Sazena, Czechoslovakia August 18 to 24, 1997 had been selected by the FAI/CIAM for the World Championships. This had been the same flying site that was used for the 1967 WC where 17 rounds had been flown to determine the results of the power championships. Preceding the main events, on August 15 to 17, the Czechs were also hosting the open International World Cup on the same flying field as the World Championships. The most notable news is the number of contestants that were entered: there were 181 in F1A, 107 in F1B, and 40 in F1C!
The flying field certainly got a good trampling down prior to Wakefield day in the World Championships which was set for Friday August 22. The field itself is farm land which was cut to provide a clear area in the north-south direction. Lying on the west side is a housing estate. This is where Randy Archer realized a case of severe deja vu in the seventh round of the F1C Power Championships when his plane glided down into a two story house in the housing estate. Randy was clocked down, and out of the Championships at 171 seconds. This is the second World Championships in a row that Randy has had to face pure bad luck. So many things happen to defy even the best of the best during these championships.
There were four Wakefield World Champions registered to fly in this years World Championships: Itzhak Ben Itzhak from Israel (1979) whose country was tentatively selected for the 1999 WC; Eugeniusz Cofalik, Poland (1989); Alexander Andrjukov (CCCP 1991, Ukraine 1993), and the reining 1995 Wakefield World Champion Jeremy Fitch of the USA.
Team GB came without Dave Hipperson because he gave up his place on the Team to Bob Cheesley. Dave felt that his while his Wakefield earned him a place on the team, it was not competitive enough to compete in the WC, and he would be letting his country down.
There were 97 Wakefield competitors ready to do their best for: Argentina, Australia, Austria, Bosnia Herzigovina, Canada, Chile, China, Croatia, Czech Republic, Denmark, Estonia, Finland, France, Germany, Great Britain, Hungary, Israel, Italy, Japan, Latvia, Lithuania, Netherlands, Norway, Poland, Romania, Russia, Slovakia, Slovenia, Spain, Sweden, Switzerland, Ukraine, USA, and Yugoslavia.
Friday, the 22nd of August began with a slight ground mist, it was calm, with a drift of 2 mph maximum, from the east-south-east. The sky was clear, with a light scattering of cumulus clouds. A perfect day within which to fly a Wakefield International Cup World Championships!
ROUND 1-7: This would start with a 210 second First round, beginning at 07:00, 87 contestants made it into the second round. From the looks of the weather those who did not make it, may as well pack up their flight bags, and spend the rest of the day shagging their teammates Wakefields. For all intents it looked as if picking good air was no problem, but 16 dropped the second round! Round 3 also shook up the competition, because 22 dropped the round, including two Wakefield ex-champions: Itzhak Ben Izthak and Jeremy Fitch. Jeremy was flying a new Wakefield, which (he told me later) had been flying well under severe testing conditions; but this model had developed strange characteristics, that occurred in the climb under power. It tended to turn left, under power. In the third round of this contest, it climbed out in the burst, but afterwards, again, slanted left, and then fell off into a corrective stall, and regained itself for only an 80 second flight! Jeremy's crown fell off as well. He would not repeat his 1995 victory this day. By the end of seven rounds there were 41 contestants remaining with perfect rounds, including the two remaining Wakefield Champions: Eugeniusz Cofalik and Alexander Andjukov.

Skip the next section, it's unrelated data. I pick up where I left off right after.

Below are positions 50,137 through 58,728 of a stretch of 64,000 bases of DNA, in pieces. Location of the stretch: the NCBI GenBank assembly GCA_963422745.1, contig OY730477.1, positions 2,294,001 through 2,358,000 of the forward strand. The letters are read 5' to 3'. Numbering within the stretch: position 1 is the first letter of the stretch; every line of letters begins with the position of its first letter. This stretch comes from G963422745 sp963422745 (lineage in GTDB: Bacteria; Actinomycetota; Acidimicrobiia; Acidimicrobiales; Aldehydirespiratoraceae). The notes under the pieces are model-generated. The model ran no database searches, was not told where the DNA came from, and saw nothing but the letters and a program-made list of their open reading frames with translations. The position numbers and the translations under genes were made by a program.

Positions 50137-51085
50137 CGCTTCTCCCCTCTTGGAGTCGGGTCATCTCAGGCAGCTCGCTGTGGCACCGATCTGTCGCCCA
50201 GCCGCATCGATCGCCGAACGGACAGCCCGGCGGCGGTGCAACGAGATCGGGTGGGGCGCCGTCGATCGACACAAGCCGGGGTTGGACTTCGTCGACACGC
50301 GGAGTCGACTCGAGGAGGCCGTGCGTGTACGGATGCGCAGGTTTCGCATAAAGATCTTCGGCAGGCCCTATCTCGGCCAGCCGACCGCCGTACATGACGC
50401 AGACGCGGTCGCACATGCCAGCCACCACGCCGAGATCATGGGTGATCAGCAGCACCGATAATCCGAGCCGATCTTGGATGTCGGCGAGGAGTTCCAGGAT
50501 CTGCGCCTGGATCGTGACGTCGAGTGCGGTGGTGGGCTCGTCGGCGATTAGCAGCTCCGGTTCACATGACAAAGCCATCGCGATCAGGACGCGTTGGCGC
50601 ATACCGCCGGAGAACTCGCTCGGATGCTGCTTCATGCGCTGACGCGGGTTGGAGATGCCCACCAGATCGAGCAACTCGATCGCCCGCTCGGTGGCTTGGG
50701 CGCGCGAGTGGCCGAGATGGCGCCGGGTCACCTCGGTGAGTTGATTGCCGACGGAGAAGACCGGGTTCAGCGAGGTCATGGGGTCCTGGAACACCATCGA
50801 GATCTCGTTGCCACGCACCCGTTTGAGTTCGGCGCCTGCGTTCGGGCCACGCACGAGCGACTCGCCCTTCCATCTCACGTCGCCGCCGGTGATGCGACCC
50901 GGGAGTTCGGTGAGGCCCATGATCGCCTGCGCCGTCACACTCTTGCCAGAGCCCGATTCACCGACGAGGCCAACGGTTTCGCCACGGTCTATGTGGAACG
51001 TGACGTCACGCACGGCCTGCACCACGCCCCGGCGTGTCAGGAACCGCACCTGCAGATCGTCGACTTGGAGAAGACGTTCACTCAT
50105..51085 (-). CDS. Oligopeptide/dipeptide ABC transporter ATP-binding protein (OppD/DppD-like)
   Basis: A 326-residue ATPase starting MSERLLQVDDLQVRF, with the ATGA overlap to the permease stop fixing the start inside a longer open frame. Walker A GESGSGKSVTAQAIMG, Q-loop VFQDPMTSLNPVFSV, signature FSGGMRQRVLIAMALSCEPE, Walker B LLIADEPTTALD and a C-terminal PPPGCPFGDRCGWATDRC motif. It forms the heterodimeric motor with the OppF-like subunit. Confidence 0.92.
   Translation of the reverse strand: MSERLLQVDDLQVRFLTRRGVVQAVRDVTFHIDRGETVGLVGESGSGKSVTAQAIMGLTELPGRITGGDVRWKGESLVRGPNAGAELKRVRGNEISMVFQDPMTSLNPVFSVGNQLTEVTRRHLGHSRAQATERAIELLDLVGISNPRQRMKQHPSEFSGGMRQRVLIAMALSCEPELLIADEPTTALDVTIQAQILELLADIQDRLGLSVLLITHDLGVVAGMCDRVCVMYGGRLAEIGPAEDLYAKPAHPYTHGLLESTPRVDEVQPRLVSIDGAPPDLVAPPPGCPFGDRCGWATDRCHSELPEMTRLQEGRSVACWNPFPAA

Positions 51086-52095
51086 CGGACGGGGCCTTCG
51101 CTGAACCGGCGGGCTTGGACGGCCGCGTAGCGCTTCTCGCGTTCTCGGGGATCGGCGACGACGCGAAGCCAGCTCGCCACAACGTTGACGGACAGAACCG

ROUND 8: The 300 second fly-off round. The weather was still perfect, with a light drift to the ESE, and the scattered cumulus. The round opened at 17:45 with a 10 minute launch window. Twenty six managed to make the 300 seconds. This included one Wakefield Champion. Eugeniusz Cofalik had come down in only 42 seconds, and would be just a spectator now.
ROUND 9: The 420 second fly-off round began at 18:30. Alex Andrujkov launched at precisely three minutes after the horn blew to open the round, along with a "covey" of other Wakefields. These all made the 420 seconds. Twelve were left.
ROUND 10: The 540 second round. At one minute after the horn sounded to open the round Alex was wound, and ready to launch. This time the "covey" were caught still in the preparation stage. Alex was flying the clone of "AA 26", the "short" version of his 1993 winning Wakefield with a 62.6 inch span. The same Wakefield that was used as the basis for the 1995 winner. He was using 26 strands of FAI Tan Rubber, which had been alchemied in the spring, into which he poured 525 knots. Alex's Wakefield climbed under power for 53 seconds, and just simply got higher then anyone else's. Still using the open glide pattern we saw at Lost Hills in 1993, he was the last one down in 464 seconds. Alexander Andrjukov would become the first person in history to win the Wakefield International Trophy three times!
|Place||Name||Country||Round 1-7||Round 8||Round 9||Round 10|
(1991 & 93 WC)
|Access full results|
|1997 Team Results for Penaud Cup|
|Place||Country||Abbreviation||Total||Team member places|
Aeromodeller, Jan 1997
FFn Sept 1997
Scatter no.76, Aug 1997
Sacramento Bee, Encore, p.16, 23/2/1997
Music: "Funki Porcini - Love Pussycats and Carwrecks"; Literature: "Lefty"; Cine: "Jerry Maguire"